The FBI's Targeting of 'Radical-Traditional Catholics' Bodes Ill | Opinion

Last week, the Federal Bureau of Investigation did something rather peculiar—it publicly rescinded an internal memo on "radical-traditionalist Catholic ideology" the day after a whistleblower had published it. The shocking memo cited the Southern Poverty Law Center, an organization notorious for smearing mainstream conservative and Christian nonprofits as "hate groups" and placing them on a "hate map" among such groups the Ku Klux Klan.

The document, titled "Interest of Racially or Ethnically Motivated Violent Extremists in Radical Traditionalist Catholic Ideology Almost Certainly Presents New Mitigation Opportunities," characterizes radical-traditional Catholics or "RTCs" by "the rejection of the Second Vatican Council (Vatican II) as a valid church council; disdain for most of the popes elected since Vatican II, particularly Pope Francis and Pope John Paul II; and frequent adherence to anti-Semitic, anti-immigrant, anti-LGBTQ, and white supremacist ideology."

The memo suggests that the FBI should monitor these Catholics through "the development of sources with access," including in "places of worship." It presents a list of "hate groups" published by the SPLC as a place to start this work.

The bureau rightly rescinded the memo, saying that it "does not meet the exacting standards of the FBI," but the memo's very existence should trigger alarm bells for anyone who cares about Americans' First Amendment freedoms.

The FBI has no business citing the SPLC's discredited "hate map," which inspired a terrorist to target the Family Research Council in Washington, D.C., in 2012. The gunman told the FBI that he intended to shoot everyone in the building and smear Chick-fil-A chicken sandwiches in their faces, sending a clear ideological message at a time when Chick-fil-A's foundation had come under fire for funding socially conservative organizations.

FBI brass should know that case, because the man who tried to shoot everyone at the Family Research Council office pleaded guilty to terrorism charges, becoming the first person convicted under D.C.'s terrorism statute. Kyle Seraphin, the FBI whistleblower who published the Catholicism memo, told me that the FBI uses that case to train agents.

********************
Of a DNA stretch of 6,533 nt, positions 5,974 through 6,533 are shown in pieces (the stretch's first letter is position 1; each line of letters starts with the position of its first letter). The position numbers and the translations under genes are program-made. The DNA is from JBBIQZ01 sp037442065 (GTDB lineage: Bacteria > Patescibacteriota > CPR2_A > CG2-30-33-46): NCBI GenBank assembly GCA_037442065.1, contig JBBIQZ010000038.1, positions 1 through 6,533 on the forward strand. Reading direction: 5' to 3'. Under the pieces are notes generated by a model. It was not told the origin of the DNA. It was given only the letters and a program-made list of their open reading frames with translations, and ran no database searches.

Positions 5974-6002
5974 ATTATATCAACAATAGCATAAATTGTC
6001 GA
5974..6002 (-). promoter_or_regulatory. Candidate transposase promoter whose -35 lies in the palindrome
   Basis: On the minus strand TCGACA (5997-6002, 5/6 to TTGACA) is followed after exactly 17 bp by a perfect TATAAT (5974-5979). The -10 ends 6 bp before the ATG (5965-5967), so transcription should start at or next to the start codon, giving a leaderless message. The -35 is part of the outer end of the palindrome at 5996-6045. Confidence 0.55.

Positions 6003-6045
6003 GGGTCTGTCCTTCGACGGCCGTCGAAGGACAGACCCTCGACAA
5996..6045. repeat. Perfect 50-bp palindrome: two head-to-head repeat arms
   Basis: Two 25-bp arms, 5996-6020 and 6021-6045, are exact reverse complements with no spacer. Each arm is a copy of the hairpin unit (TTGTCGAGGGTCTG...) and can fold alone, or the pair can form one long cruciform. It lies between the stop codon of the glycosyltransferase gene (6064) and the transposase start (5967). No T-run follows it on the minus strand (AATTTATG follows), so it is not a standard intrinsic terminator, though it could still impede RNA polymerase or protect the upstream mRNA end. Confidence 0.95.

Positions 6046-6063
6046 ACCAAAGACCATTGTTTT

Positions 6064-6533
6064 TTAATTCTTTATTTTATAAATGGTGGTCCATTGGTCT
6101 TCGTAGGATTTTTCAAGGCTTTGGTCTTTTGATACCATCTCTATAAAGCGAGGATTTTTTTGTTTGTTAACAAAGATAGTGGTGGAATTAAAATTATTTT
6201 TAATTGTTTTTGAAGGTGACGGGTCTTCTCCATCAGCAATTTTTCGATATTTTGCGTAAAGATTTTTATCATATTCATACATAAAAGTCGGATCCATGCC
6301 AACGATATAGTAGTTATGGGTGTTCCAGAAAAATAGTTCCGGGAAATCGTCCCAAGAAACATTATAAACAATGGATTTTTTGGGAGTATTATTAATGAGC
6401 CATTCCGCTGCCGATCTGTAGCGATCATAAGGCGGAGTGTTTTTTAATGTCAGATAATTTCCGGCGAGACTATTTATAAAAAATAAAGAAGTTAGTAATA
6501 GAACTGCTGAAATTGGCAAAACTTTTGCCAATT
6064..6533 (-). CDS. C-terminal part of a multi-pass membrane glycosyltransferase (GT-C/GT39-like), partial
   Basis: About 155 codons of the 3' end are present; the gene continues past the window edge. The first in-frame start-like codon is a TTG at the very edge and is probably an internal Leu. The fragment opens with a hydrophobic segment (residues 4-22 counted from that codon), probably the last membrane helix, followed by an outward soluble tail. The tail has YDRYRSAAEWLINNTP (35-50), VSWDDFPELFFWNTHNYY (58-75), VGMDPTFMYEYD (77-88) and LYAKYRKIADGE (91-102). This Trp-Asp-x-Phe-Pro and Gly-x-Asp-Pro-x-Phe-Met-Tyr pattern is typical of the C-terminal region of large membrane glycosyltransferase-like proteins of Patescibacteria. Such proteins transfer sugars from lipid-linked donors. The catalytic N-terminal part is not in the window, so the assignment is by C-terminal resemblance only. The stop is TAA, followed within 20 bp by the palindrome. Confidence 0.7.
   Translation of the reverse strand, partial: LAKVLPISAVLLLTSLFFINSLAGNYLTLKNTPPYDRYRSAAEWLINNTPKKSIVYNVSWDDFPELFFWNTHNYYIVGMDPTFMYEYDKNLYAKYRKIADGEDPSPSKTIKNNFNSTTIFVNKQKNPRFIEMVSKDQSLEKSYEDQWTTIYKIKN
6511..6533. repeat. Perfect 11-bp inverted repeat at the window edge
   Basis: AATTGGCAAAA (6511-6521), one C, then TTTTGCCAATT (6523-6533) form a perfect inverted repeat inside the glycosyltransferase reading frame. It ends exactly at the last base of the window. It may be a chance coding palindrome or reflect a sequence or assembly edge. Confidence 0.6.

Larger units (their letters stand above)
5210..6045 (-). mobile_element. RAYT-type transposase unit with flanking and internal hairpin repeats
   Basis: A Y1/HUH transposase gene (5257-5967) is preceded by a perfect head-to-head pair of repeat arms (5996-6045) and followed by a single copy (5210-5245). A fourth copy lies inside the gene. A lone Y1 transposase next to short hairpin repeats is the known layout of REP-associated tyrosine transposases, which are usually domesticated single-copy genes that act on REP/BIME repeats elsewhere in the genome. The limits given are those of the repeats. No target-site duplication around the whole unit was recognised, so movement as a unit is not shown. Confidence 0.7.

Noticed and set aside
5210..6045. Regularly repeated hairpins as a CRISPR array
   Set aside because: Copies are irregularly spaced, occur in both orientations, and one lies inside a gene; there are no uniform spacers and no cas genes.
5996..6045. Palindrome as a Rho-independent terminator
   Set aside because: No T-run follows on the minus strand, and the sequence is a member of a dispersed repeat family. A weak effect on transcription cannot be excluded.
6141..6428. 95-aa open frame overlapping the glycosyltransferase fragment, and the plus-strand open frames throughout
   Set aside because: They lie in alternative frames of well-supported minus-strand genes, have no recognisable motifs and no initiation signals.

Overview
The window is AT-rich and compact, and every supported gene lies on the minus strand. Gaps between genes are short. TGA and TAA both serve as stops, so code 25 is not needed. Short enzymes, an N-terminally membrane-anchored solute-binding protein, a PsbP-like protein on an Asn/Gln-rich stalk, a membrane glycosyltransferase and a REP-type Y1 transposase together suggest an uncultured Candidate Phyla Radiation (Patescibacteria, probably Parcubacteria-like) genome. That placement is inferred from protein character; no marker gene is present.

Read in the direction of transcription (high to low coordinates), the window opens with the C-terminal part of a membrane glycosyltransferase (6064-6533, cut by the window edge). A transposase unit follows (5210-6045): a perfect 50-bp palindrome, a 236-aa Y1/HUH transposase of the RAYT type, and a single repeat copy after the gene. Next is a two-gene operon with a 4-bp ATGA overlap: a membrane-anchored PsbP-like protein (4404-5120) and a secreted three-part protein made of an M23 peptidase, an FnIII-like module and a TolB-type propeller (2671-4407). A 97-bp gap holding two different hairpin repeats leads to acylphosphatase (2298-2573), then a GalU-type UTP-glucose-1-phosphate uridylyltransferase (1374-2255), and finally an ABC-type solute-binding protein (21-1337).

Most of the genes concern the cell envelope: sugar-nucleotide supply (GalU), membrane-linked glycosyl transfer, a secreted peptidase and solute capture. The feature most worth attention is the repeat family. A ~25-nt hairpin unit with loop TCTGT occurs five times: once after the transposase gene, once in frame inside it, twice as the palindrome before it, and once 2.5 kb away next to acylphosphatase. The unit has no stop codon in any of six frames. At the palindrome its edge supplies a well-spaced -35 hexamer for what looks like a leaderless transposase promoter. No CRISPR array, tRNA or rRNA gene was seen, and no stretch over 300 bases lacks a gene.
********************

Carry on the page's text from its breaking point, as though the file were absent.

FBI crest
A crest of the Federal Bureau of Investigation is seen 03 August 2007 inside the J. Edgar Hoover FBI Building in Washington, DC. MANDEL NGAN/AFP/Getty Images

Yet the FBI's decision to cite the SPLC is even worse when it comes to Catholicism, in particular. The SPLC has essentially suggested that the entire Roman Catholic Church should be considered a "hate group."

The SPLC has expanded the project it used to track the KKK to also track what it regards "anti-LGBT hate groups," "anti-immigrant hate groups," and "anti-Muslim hate groups." These include the Family Research Council, Alliance Defending Freedom, the Center for Immigration Studies, the Center for Security Policy, and others.

Many of these unjustly smeared organizations have repeatedly debunked the SPLC's claims against them. After the SPLC fired its co-founder amid a racial discrimination and sexual harassment scandal in 2019, a former staffer revealed that the SPLC's accusations of hate are a "cynical fundraising scam" aimed at "bilking northern liberals." Critics across the political spectrum have voiced opposition and alarm at the organization's hate group smears.

One entity the SPLC branded as a hate group is The Ruth Institute, a Louisiana-based organization that promotes traditional Christian views of marriage and family. It cited a quote from the institute's founder, Jennifer Roback Morse. Morse had quoted the Catechism of the Catholic Church, stating that homosexual activity is "intrinsically disordered." Even now, the SPLC lists that quote as proof that her organization is a "hate group," even though it comes directly from the Catechism, a document that binds 1 billion Catholics around the world.

"If this claim is enough to make an organization a 'hate group,' then the SPLC should call the Catholic Church a 'hate group.' Otherwise, it is being intellectually dishonest," I wrote in my book, Making Hate Pay. "The Catholic Church is the largest Christian denomination, claiming one billion adherents. By the SPLC's criteria, this massive church representing more than one eighth of the world's population should be considered a 'hate group.' It doesn't get more mainstream than that."

How did the FBI, which ostensibly answers to a Catholic president, consider it acceptable to cite an organization with a troubled history of anti-Christian and anti-conservative bias, an organization that suggests the entire Catholic Church should be considered a "hate group?" The Daily Signal has filed a Freedom of Information Act request to answer that question, and we will continue to demand answers.

Tyler O'Neil is managing editor of The Daily Signal.

The views expressed in this article are the writer's own.